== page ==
Episcopal Diocese wins legal dispute with breakaway church
A Waukesha County judge has ruled in favor of the Episcopal Diocese of Milwaukee in a dispute over church property taken by an Elm Grove congregation when it broke away over theological differences in 2008.
The decision, by Waukesha County Circuit Judge J. Mac Davis, means members of St. Edmund's Parish who left the Episcopal Church to align with a new, more theologically conservative Anglican province must relinquish all church property and vacate the building at 14625 Watertown Plank Road.
Milwaukee Bishop Steven Miller lauded the decision and said he will begin working with St. Edmund parishioners pushed out by the split in an effort to help rebuild their congregation.
"For three years, the members of St. Edmund's Episcopal Church have been denied the use of their rightful church home," he said. "I am grateful the property will once again be used for its original purpose - the work and witness of the Episcopal Church."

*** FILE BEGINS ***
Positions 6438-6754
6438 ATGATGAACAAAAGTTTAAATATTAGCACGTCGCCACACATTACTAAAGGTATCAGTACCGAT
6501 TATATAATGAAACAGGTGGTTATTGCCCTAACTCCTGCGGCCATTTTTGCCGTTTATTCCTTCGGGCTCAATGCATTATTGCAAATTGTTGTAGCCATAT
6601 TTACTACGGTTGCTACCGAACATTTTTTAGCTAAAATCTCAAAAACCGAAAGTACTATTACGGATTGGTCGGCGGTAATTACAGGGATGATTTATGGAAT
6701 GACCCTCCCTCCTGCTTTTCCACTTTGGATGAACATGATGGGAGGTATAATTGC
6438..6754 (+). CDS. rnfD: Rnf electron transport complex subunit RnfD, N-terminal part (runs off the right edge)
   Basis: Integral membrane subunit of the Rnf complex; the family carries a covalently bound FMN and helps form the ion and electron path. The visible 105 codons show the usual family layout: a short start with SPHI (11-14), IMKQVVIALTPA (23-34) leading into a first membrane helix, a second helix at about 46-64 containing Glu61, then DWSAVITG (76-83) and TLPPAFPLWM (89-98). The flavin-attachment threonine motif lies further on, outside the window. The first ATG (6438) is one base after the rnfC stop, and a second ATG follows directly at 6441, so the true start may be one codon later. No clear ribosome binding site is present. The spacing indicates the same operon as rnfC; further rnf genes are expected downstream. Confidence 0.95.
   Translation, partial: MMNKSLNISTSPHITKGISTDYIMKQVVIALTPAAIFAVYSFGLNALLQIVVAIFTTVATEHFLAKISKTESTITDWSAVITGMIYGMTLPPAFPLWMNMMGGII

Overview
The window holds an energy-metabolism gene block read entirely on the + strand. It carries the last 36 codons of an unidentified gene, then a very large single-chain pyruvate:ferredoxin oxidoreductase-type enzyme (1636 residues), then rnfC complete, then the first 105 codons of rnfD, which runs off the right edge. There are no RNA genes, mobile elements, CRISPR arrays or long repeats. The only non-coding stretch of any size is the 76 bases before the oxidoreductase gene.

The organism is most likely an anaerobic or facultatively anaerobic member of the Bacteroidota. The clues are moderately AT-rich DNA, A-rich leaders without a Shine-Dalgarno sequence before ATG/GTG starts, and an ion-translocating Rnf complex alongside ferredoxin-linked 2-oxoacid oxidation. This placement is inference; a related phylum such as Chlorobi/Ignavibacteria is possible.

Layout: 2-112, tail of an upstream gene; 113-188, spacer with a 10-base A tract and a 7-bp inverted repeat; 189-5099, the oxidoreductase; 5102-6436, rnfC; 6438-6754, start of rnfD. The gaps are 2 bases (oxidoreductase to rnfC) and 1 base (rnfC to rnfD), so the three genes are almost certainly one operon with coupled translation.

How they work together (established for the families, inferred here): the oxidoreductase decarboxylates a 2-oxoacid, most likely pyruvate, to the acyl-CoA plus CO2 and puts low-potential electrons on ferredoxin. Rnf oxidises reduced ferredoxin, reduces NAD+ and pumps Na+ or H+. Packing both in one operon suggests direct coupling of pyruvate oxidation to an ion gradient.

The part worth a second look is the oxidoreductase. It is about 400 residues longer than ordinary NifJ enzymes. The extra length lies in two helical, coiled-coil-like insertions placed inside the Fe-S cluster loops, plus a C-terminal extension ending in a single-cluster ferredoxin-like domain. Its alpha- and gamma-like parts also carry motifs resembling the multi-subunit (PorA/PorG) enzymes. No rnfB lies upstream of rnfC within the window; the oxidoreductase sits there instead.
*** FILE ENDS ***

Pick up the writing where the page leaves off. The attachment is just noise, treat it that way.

The Rev. Samuel Scheibler, who was installed as rector of St. Edmund's after the split, and the church's attorney did not return telephone calls seeking comment.
Marsha Ohlgart, a former church leader named along with other members in the lawsuit, said she no longer attends the church and declined to comment on the decision.
St. Edmund's was the first congregation in Wisconsin to break away from the Episcopal Church over its positions on homosexuality and other theological issues. Since then others have followed suit.
They are among dozens of parishes and four U.S. dioceses - in Fort Worth, Texas; Pittsburgh; San Joaquin, Calif.; and Quincy, Ill. - that have split from the U.S. Episcopal Church in recent years, aligning themselves with more conservative provinces in North America, Africa and Latin America.
The schism followed decades of debate over the liberal direction of the U.S. church, which consecrated an openly gay bishop in 2003 and in 2009 voted to allow the ordination of openly gay clergy.